French military cemetery in Bitola (Bitola Cimetière Militaire Français, Француски воени гробишта во Битола) were raised by the French state in memory and tribute to fallen French soldiers during the First World War in the area of city of Bitola (Monastir) on the Macedonian Front.
- Don’t miss > Memorial Museum – French military cemetery – Bitola (Memorial de Bitola)…
- Dobro Pole – WW1 location on Macedonian – Greek border
French military cemetery in Bitola is the largest of its kind in Republic of Macedonia. The idea for its creation comes immediately after the war and in France. Central Committee was formed in Paris which was obliged to organize and implement the collection of the remains of French soldiers and establishing military cemetery location for the area where the French army acted.
Special difficulty was the process of finding and identifying the remains of those killed.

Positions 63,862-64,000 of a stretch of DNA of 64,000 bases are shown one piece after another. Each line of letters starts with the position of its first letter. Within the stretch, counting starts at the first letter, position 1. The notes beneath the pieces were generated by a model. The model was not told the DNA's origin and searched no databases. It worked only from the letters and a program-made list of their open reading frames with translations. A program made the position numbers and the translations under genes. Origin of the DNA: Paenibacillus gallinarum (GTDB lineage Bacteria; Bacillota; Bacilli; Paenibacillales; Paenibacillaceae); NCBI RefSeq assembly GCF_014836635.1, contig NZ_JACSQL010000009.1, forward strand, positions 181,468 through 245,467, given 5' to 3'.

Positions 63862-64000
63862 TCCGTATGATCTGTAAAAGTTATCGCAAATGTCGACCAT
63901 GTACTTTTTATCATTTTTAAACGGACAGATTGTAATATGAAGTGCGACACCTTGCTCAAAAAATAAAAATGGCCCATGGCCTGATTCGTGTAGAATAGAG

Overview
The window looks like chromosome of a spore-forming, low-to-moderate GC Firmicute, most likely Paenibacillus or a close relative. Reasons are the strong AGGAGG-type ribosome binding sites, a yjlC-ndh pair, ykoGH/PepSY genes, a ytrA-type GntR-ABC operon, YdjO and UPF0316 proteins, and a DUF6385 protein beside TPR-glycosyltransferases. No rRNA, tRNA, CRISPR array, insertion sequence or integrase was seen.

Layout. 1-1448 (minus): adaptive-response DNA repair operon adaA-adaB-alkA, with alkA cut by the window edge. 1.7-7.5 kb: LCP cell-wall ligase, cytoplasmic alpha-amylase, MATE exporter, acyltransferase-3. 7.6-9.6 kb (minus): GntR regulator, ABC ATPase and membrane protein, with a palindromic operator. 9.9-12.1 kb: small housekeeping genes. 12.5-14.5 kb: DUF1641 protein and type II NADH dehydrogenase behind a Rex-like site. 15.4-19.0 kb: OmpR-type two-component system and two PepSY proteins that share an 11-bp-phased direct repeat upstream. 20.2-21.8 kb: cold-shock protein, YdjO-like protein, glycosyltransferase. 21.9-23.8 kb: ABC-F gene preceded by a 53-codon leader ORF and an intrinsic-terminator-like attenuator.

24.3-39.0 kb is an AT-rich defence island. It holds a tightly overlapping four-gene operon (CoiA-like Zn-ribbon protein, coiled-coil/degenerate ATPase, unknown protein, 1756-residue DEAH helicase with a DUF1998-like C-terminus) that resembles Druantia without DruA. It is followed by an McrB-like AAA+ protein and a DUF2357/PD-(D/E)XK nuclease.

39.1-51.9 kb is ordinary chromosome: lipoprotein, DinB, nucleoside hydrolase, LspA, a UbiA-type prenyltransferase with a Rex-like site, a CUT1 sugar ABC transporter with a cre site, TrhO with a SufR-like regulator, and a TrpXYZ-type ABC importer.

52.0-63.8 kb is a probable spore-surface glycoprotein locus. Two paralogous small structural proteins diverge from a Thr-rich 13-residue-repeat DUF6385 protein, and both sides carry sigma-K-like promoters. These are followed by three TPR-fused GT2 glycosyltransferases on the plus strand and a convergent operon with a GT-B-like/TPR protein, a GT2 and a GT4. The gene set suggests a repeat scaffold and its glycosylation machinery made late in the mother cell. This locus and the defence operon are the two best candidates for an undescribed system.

Especially valuable was the information of the local population, and the precise French military documentation.
In practice, the collection of remains was conducted as follows: first the local population was questioned about locations of graves of French soldiers, and then the remains were excavated and the soldiers were identified.
The remains were collected in bags, specially impregnated for that purpose. They were placed in separate wooden boxes and moved into prepared graves in the cemetery alley, located north-east of Bitola in the so-called Novaci road.
In the memorial cemetery above every grave was placed metal cross with French tricolor, with embossed cross and basic data of the soldier: Name, number of the unit, place of birth and when he was killed.
Above the graves of the Muslim soldiers (mobilized from colonial countries of France), an Islamic religious symbol – was placed as a marking of the grave.
Today the memorial French military cemetery in Bitola is resting place for 6128 identified and more than 7000 unidentified remains of French soldiers.
The ceremony of the official opening of the cemetery was held September 15, 1923. It was a reminder of the day and month, when in 1917 on the locality Dobro Pole began the offensive in which the French and other Allied forces broke through the line on the Macedonian front and rout the armies of the Central Powers.